There is not enough lipstick to put on this pig.
Secretary of State Brad Raffensperger is doing his best to reframe the conversation and gloss over the shortcomings of the state’s new voting machines experienced during last week’s rollout.
His spin is exactly the wrong thing to do.
The right thing for the people of Georgia, the honest thing, would be to own up to the snafus in four of the six counties that used the machines during Rafensperger’s pilot launch.
Instead, he released a flowery, carefully worded statement that made it sound like the test run was flawless.
Voters in nearby Lowndes County know better.
Here is the spin spewed by Raffensperger’s office Tuesday:
“Voting on Georgia’s new, secure paper-ballot system was successful in the pilot conducted in six counties Nov. 5, according to Secretary of State Brad Raffensperger.
“More than 27,000 votes were cast, including 9,304 cast during early voting. Tabulation of the paper ballots was handled as voters inserted their ballots into scanners which deposited them in locked ballot boxes.
“Even the backup measures worked as designed and assured that voters made their choices securely and confidently that the count is accurate.
“‘Congratulations to the candidates who prevailed and the communities that made important decisions about a range of issues Nov. 5,’ Raffensperger said. ‘Among the winners, surely, is the new voting system and the voters who will use it for years to come.’
“Georgia is in the midst of rolling out equipment for more than 30,000 voting stations with touchscreen devices to make their choice, printers, ballot scanners and locked ballot boxes. The first statewide use will be in time for the early voting in the March 24 Presidential Preference Primary.
“The Nov. 5 municipal elections were the initial test in Georgia in the pilot counties of Bartow, Carroll, Catoosa, Decatur, Lowndes and Paulding.
“Voters in Cobb County voted with hand-marked ballots which were tabulated on scanners including in the new system which demonstrated that the new system can function in case weather or a natural disaster prevented the use of electrical equipment.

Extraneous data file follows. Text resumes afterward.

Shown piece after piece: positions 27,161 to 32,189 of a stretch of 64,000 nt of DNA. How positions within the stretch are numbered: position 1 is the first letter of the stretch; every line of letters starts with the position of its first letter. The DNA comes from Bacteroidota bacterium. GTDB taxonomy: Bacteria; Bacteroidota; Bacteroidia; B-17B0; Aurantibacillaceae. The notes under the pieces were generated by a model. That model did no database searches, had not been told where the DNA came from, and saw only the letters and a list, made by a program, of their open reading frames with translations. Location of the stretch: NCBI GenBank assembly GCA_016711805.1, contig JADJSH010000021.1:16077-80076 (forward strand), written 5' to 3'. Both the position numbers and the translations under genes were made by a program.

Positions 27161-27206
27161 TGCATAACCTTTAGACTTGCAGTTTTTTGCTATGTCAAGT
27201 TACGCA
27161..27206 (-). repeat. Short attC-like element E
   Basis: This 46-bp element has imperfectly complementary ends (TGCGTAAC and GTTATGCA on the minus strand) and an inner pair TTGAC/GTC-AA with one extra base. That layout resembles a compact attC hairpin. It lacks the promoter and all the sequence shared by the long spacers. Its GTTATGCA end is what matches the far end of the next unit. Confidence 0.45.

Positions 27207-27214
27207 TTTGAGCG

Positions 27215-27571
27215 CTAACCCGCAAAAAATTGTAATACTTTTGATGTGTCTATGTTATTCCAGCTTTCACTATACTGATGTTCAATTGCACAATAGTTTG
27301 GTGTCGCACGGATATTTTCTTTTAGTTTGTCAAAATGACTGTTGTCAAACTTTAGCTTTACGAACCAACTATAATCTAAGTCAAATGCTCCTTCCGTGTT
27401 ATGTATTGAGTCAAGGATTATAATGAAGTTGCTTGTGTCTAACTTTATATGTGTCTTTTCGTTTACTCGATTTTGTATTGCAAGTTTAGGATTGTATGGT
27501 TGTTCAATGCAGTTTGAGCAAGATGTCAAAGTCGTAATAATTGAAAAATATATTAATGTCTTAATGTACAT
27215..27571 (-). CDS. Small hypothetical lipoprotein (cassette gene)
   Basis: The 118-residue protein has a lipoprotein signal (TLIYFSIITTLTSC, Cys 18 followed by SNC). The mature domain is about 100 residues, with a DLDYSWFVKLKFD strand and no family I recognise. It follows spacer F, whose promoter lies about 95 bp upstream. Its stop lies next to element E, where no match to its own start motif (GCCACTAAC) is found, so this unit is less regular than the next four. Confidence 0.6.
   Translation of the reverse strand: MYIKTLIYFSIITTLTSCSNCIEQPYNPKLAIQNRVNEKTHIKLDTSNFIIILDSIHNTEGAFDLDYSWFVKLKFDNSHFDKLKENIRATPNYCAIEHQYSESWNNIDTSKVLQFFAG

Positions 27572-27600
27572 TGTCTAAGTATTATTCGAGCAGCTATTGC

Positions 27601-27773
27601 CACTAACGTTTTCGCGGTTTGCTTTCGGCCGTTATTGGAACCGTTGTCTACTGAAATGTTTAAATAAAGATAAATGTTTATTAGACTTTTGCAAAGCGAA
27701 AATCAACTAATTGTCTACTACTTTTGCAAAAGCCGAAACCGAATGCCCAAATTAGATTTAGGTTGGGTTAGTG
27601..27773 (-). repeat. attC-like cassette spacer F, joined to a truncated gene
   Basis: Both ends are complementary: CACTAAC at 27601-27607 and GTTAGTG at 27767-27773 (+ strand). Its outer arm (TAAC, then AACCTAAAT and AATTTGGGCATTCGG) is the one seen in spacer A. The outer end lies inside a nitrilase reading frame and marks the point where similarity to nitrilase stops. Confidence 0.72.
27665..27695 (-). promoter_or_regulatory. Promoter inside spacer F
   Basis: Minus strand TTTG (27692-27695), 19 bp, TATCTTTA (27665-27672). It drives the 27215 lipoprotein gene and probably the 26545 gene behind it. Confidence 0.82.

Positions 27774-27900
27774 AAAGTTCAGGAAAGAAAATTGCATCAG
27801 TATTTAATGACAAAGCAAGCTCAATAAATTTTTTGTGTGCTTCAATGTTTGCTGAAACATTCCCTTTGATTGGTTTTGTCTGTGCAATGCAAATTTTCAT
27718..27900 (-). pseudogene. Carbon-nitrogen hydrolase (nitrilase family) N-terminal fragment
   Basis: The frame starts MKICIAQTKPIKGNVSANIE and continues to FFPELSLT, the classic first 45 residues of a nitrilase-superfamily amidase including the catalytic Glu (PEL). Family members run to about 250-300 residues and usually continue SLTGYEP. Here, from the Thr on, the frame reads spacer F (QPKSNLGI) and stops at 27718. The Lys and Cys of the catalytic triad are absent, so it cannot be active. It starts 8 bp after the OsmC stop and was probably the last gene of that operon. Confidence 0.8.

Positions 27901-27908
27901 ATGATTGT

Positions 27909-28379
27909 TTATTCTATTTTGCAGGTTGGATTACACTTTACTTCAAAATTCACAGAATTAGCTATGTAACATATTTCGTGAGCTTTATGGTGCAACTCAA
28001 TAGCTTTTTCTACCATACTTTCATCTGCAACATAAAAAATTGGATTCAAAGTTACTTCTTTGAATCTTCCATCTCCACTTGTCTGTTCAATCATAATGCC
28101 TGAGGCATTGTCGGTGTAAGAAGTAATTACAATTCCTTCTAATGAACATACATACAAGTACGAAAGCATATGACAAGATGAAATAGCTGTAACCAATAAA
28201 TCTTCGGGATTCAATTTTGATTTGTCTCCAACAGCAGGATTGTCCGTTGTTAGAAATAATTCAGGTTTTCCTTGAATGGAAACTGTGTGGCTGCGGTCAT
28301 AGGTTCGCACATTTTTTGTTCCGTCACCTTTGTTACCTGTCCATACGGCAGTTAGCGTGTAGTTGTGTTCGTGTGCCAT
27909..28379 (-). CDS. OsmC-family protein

“In Cobb, 11,786 ballots were cast, including 2,221 in early voting. Tabulation of those votes was accomplished without major problems.
“The Secretary of State’s Office, in conjunction with Verified Voting and VotingWorks, will perform an audit Nov. 12 in Bartow County. Examination of a random sample of paper ballots and hand counting ballots are methods experts recommend for verifying the outcome of an election. Verified Voting and VotingWorks have extensive experience conducting election audits in multiple states.”
Notice his carefully worded statement says, “even the backup measures worked as designed.” When you are forced to use a redundant system — a backup measure — that means the primary system failed.
We are not saying the system overall is a failure or that the state should scrap it. Honestly, we don’t have enough information to know that for sure and the sampling size, only six Georgia counties, was not large enough to know how this system will work during the presidential primary in March.
Raffensperger needs to own this and he needs to own up to exactly where the breakdowns occurred. What happened at the polling places when voters could not be checked-in using the electronic system? What if the same thing happens in every precinct across the state of Georgia, when there are long lines of people waiting to vote in the presidential primary? Why did the Lowndes County Elections Office have to keep the polls open an hour later than scheduled?
What happened when card readers would not tally the results in Lowndes County? Why did the elections office have to resort to using the backup bar codes on the paper ballots? What if the same thing were to happen in every precinct in Georgia during the presidential primary?
There may be very easy, simple answers to address the problems that occurred, but Raffensperger won’t even admit that it happened. His typical politician’s approach to trying to “spin” the news is disappointing and beneath the office.
Elections are far too important to sweep under a rug.
Secretary Raffensperger, we don’t want more lipstick, we want explanations and solutions.